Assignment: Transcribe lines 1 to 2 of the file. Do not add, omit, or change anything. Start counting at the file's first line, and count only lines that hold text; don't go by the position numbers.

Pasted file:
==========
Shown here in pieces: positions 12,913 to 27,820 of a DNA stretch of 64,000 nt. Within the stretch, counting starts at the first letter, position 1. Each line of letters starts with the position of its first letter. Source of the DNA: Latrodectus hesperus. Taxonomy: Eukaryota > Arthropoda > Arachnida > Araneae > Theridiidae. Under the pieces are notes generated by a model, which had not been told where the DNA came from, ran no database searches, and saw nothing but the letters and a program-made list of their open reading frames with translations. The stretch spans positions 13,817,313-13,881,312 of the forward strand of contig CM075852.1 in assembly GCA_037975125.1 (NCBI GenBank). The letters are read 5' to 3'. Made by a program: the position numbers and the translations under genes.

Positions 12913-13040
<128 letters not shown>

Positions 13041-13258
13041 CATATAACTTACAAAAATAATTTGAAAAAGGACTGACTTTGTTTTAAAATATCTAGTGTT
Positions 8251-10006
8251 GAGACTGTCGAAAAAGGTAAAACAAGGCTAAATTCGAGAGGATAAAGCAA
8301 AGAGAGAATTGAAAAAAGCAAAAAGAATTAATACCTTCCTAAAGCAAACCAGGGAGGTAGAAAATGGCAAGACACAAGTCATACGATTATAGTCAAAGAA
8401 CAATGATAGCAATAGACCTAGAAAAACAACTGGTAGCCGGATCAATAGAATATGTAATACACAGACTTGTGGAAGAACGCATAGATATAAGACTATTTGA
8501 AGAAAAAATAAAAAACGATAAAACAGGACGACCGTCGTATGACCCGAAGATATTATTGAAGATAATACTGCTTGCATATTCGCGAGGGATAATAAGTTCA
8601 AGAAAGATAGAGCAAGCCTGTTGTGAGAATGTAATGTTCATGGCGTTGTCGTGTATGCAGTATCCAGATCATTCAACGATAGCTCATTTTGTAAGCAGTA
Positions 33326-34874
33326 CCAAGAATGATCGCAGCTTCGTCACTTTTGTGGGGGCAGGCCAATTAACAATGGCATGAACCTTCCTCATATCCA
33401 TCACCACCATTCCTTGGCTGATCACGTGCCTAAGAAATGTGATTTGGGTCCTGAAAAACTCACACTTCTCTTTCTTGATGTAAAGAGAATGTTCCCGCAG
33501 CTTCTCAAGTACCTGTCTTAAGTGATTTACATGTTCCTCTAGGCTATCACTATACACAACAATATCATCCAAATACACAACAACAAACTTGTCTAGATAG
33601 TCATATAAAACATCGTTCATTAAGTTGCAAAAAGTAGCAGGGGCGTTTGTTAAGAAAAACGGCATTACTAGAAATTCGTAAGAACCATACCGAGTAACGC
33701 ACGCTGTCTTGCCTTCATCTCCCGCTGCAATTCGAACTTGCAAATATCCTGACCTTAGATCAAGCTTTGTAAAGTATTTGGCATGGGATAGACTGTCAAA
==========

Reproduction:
Shown here in pieces: positions 12,913 to 27,820 of a DNA stretch of 64,000 nt. Within the stretch, counting starts at the first letter, position 1. Each line of letters starts with the position of its first letter. Source of the DNA: Latrodectus hesperus. Taxonomy: Eukaryota > Arthropoda > Arachnida > Araneae > Theridiidae. Under the pieces are notes generated by a model, which had not been told where the DNA came from, ran no database searches, and saw nothing but the letters and a program-made list of their open reading frames with translations. The stretch spans positions 13,817,313-13,881,312 of the forward strand of contig CM075852.1 in assembly GCA_037975125.1 (NCBI GenBank). The letters are read 5' to 3'. Made by a program: the position numbers and the translations under genes.

Positions 12913-13040